Archive for the ‘bad breath’ Category

National Tooth Fairy Day

Friday, February 21st, 2014

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Get out the wands and dollar bills, because Friday, Feb. 28 is National Tooth Fairy Day.

This holiday celebrates one of children’s favorite visitors. Since losing baby teeth is sometimes a traumatic experience for young children, entering the magical world of the smiling, gift-giving Tooth Fairy helps wash fears away. Whether your child is scared about the pain or what his or her mouth will look like afterward, this is the day to help.

National Tooth Fairy Day marks a great opportunity to share with your kids the importance of keeping your teeth bright and healthy from a young age. Say so long to cavities and bad breath. Studies have shown that how well children take care of their baby teeth often translates into how well they will take care of their teeth as adults.

However, there is one simple, yet frequently overlooked fact: Children’s smiles depend on their parents. Encourage your kids to brush, floss and eat smart every day. Don’t forget about visits to the dentist, either! Working on habits surrounding oral health for kids will give them a head start on a lifetime of picture-perfect teeth.

Four magical tips
So, before parents tuck money under their child’s pillow at night, here are three things they should put to use to keep their kids smiling through the gaps in their teeth – these tips could even save you money on dental treatments down the line.

  • Brush      following the “two-and-two” rule: twice a day for two      minutes each. Most people spend only 46 seconds brushing, according to      Delta Dental. It’s time to step up your child’s game! For youngsters, one      good way to do this is to bring your smartphone or mp3 player into the      bathroom and play their favorite song. Have them brush until the two-minute      mark. For pre-teens, you and your spouse could decide to lengthen      TV-watching privileges or cut down one of their chores for good      oral care habits.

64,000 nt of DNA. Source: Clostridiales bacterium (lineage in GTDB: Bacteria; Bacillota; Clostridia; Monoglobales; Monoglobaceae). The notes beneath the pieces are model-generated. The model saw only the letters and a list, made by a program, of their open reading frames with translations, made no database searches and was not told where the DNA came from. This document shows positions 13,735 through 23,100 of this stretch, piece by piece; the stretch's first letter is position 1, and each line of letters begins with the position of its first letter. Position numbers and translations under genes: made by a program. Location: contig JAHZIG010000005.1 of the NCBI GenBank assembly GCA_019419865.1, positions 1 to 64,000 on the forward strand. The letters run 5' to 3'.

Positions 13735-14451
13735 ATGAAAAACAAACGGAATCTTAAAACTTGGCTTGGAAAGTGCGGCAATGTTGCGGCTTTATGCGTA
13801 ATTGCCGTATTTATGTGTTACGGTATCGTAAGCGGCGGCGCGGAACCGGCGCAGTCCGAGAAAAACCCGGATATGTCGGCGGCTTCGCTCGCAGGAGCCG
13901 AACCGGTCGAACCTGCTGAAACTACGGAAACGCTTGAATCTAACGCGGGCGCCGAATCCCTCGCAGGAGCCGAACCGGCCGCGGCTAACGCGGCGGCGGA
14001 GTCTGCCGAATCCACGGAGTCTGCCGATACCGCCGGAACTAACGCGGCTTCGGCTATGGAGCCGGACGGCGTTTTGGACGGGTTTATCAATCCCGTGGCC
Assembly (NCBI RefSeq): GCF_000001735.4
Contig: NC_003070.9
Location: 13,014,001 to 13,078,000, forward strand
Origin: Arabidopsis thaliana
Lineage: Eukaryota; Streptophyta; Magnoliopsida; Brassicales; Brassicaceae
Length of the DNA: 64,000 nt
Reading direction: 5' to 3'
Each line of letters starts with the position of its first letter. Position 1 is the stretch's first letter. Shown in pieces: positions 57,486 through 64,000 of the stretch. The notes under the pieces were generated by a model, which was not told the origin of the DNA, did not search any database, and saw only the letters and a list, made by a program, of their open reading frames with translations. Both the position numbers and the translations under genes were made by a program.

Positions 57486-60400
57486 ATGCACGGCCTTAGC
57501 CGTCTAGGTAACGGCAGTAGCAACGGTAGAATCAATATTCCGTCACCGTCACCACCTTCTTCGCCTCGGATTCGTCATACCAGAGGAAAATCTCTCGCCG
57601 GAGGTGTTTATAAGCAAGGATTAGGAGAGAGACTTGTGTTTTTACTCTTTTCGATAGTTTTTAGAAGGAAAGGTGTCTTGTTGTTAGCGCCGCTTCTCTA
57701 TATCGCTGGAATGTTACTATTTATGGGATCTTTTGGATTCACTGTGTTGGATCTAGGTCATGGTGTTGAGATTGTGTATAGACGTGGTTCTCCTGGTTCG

• Floss      once a day. Though often considered the forgotten middle child of hygiene      routines, flossing is extremely important, since it can dislodge food      particles from nooks that a toothbrush cannot reach. Some dentists find      that flossing before brushing proves to be more effective in      developing the practice into a habit, since after we      brush we sometimes get the false notion that our mouths feel clean      enough, and we will forego flossing.
  • Fun      tip: Demonstrate what flossing does. Please note that it’s a bit messy! In      the kitchen, put on a pair of plastic (kitchen) gloves, then smear peanut      butter, preferably chunky, over one side of your fingers and between them      all the way down to your knuckles. Then, squeezing your fingers together,      have your child try to brush your fingers, which are serving as the      substitute for teeth. Does the toothbrush clean the food stuck between the      fingers? Now, instruct your child to floss between your fingers. A lot      better, right? This exercise will help visualize the power of      flossing.
  • Visit      the dentist once every six months. There doesn’t have be an      issue with your child’s teeth for them to go in. In fact, their      dentist – and tooth fairy – will be more than pleased to see them when      they don’t have problems! If you notice long-lasting halitosis, or bad breath, it may be      a sign of an underlying issue for your child, such as a rotting      tooth. If the tooth finally comes loose, yank it and leave it for the      tooth fairy. Otherwise, consult your dental professional.